In untreated cells, the keratin network spans the cell from the perinuclear region to the cell membrane (Fig. 1D)33, while the SPC treatment concentrates the keratin almost completely around the nucleus (Fig. 1E), a pattern that is also seen in the intermediate filament vimentin (Fig. 1F,G). The absolute and normalized areas of untreated and SPC-treated cells were found to be equivalent over the course of the treatment (Fig. 1B). As with SPC treatment alone, nocodazole either alone or in parallel with SPC did not have a significant impact on cell area up to 100 minutes after treatment (Fig. 1B), allowing for the conclusion that microtubules do not play a significant role in the stabilization of cell area. Cytochalasin D treatment has previously been reported to be sufficient to drastically reduce cell area55, and in Panc-1 cells a 46% reduction was observed (Fig. 1C). Interestingly, this effect appears to be enhanced by SPC treatment, with parallel application resulting in a cell area decrease of as much as 59% (Fig. 1C), significantly larger (p < 0.01) than the decrease in area from Cytochalasin D alone. Based on these results, it appears that keratin and actin dynamics are interconnected- when keratin reorganizes, leaving a void in the previously enmeshed cortical region of the cell, the actin cytoskeleton may be more free to reorganize without the steric hindrance that a well defined keratin network provides. This makes keratin an attractive element for perturbation- on its own, SPC treatment will not affect simple cellular metrics like spread area, but it can free up cytoplasmic space through which the more responsive actin network can move.
Keratin dynamics are independent of actin orientation in stretched Panc-1 cells
Structural interactions between the actin and keratin networks were analyzed by comparing their spatial orientation in relation to each other. To do this, cells on flat control and cyclically stretched (2 Hz, 8%) substrates were stretched for eight hours and stained for both actin and keratin, and a custom ImageJ macro was used to correlate cytoskeletal alignment (Fig. 2A–D). Electron microscopy performed after solubilizing non-keratin cytoskeletal elements33 was used to compensate for the fact that immunofluorescence was not sufficient to visualize the keratin network at the periphery of the cell (Fig. 2E–H).
For cells on unstretched control PDMS substrates, the orientation of the actin fibers was randomly distributed, while cells exposed to cyclic strain exhibited fibers aligned perpendicularly to the direction of force. These alignment patterns were unaffected by SPC-mediated keratin network phosphorylation (Fig. 2K). Cells plated on unstretched substrates showed no preferential alignment of the perinuclear or peripheral keratin network, but did exhibit keratin alignment perpendicular to the direction of strain in both the periphery and the perinuclear regions, although at a lower magnitude than the actin fiber alignment (Fig. 2I,J). SPC treatment was sufficient to suppress this mechanoresponse in the perinuclear region of the cell, but in the periphery, alignment was only reduced by 33% (Fig. 2J). Higher levels of keratin alignment in the periphery of the cell during cyclic strain could be a result of the increasing role of mechanosensitive focal adhesion activity and turnover56.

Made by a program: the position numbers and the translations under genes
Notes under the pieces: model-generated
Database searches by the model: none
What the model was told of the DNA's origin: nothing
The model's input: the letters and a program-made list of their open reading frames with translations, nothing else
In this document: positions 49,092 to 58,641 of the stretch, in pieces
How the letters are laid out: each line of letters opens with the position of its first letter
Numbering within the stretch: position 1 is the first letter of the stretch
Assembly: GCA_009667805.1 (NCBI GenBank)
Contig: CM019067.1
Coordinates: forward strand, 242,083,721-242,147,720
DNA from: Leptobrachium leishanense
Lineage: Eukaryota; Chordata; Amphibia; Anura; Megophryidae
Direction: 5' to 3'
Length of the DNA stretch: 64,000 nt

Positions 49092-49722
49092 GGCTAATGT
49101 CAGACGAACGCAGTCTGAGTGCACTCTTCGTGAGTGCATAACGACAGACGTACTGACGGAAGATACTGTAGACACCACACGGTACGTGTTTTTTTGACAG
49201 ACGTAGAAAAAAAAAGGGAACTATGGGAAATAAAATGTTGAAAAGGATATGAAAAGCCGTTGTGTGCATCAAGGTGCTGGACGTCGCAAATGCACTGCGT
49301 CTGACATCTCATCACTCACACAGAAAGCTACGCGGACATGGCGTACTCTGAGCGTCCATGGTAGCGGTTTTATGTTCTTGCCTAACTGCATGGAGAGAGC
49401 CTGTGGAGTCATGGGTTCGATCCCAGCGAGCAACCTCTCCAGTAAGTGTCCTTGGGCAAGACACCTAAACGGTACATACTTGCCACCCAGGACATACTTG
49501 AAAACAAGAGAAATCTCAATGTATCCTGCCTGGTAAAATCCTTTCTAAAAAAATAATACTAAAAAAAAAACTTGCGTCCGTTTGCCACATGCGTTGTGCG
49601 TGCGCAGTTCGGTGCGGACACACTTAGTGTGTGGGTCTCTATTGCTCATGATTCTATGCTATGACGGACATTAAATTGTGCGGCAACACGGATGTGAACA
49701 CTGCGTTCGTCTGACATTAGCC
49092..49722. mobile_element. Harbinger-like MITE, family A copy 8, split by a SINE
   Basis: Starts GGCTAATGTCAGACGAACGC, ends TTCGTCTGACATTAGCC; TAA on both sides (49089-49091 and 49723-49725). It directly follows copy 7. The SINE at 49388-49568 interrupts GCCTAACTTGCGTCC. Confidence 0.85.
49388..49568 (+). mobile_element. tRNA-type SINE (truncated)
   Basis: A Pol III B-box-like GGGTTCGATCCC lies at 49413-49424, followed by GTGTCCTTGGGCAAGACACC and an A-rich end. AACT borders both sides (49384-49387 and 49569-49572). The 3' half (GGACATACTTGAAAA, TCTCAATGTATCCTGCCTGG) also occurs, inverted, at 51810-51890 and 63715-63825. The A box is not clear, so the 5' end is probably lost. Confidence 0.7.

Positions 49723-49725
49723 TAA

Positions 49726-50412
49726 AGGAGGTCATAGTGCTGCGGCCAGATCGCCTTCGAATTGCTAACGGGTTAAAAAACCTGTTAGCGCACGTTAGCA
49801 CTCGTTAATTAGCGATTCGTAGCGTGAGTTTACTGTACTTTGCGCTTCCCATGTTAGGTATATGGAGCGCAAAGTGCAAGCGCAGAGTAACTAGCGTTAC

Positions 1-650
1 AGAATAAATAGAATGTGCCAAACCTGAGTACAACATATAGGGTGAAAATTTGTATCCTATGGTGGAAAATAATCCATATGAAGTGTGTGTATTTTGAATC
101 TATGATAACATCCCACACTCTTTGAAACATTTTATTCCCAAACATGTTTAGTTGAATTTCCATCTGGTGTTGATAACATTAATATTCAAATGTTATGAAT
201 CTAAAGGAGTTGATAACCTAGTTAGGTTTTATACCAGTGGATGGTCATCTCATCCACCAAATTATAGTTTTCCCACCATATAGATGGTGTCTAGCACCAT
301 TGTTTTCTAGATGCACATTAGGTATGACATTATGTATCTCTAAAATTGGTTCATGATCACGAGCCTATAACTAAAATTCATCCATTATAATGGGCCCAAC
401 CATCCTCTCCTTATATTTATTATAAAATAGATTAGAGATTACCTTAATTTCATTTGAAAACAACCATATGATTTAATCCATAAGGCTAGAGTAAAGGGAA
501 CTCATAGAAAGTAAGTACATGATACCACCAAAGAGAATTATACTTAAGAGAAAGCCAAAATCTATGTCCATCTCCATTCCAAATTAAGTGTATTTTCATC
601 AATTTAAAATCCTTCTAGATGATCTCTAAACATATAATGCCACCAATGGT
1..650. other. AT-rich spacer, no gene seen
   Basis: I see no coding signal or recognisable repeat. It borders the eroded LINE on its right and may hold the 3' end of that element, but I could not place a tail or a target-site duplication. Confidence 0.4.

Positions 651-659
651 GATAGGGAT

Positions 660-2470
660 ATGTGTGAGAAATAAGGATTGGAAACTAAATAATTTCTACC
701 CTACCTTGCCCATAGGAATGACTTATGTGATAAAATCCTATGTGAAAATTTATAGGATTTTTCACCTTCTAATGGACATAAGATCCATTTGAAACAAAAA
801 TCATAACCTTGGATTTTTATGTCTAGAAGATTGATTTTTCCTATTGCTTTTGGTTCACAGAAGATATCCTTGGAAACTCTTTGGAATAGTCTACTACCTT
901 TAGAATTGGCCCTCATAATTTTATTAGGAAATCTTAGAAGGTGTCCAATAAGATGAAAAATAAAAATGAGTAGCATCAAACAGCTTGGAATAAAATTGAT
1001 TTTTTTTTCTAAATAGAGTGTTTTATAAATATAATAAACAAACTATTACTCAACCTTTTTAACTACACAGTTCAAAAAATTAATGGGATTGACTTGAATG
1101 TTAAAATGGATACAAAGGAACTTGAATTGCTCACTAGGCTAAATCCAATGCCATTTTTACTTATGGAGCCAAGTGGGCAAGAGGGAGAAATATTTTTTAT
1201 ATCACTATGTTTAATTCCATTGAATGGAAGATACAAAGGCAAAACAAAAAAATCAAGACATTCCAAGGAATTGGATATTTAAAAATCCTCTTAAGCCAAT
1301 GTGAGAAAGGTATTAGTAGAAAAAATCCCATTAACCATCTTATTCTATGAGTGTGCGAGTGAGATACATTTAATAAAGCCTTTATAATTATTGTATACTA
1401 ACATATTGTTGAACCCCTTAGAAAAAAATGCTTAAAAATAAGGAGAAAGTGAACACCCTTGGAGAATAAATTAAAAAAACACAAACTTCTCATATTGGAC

Correlation coefficients were calculated using orientation values for any actin and keratin fibers found to intersect. From these measurements, an average correlation coefficient was calculated for each experimental condition (Fig. 2L). Although the orientation of the keratin in the stretch experiments had a slight alignment bias perpendicular to the direction of pull, no significant correlation between actin orientation and keratin orientation in fiber intersection points was found, as all values were statistically equivalent to 0. This result is surprising given the fact that both systems realign in the same direction, but it reinforces the hypothesis that the two networks behave independently and likely do not bind to each other during the realignment process. In special consideration of the fact that keratin alignment in response to cyclic strain has never been reported, only SPC-mediated keratin phosphorylation was analyzed in conjunction with substrate topography-based migration and morphology.
Panc-1 cell orientation dynamics as a function of cyclic strain and keratin phosphorylation
Untreated and SPC-treated Panc-1 cells were found to be randomly polarized on flat PDMS substrates (Scontrol = SSPC = 0.00 ± 0.02) (Fig. S2A), but after nearly 8 hours of uniaxial cyclic substrate strain (2 Hz, 8%), a large percentage of the cells had realigned in a direction perpendicular to the strain, mirroring the previous alignment of keratin fibers (Fig. 3A).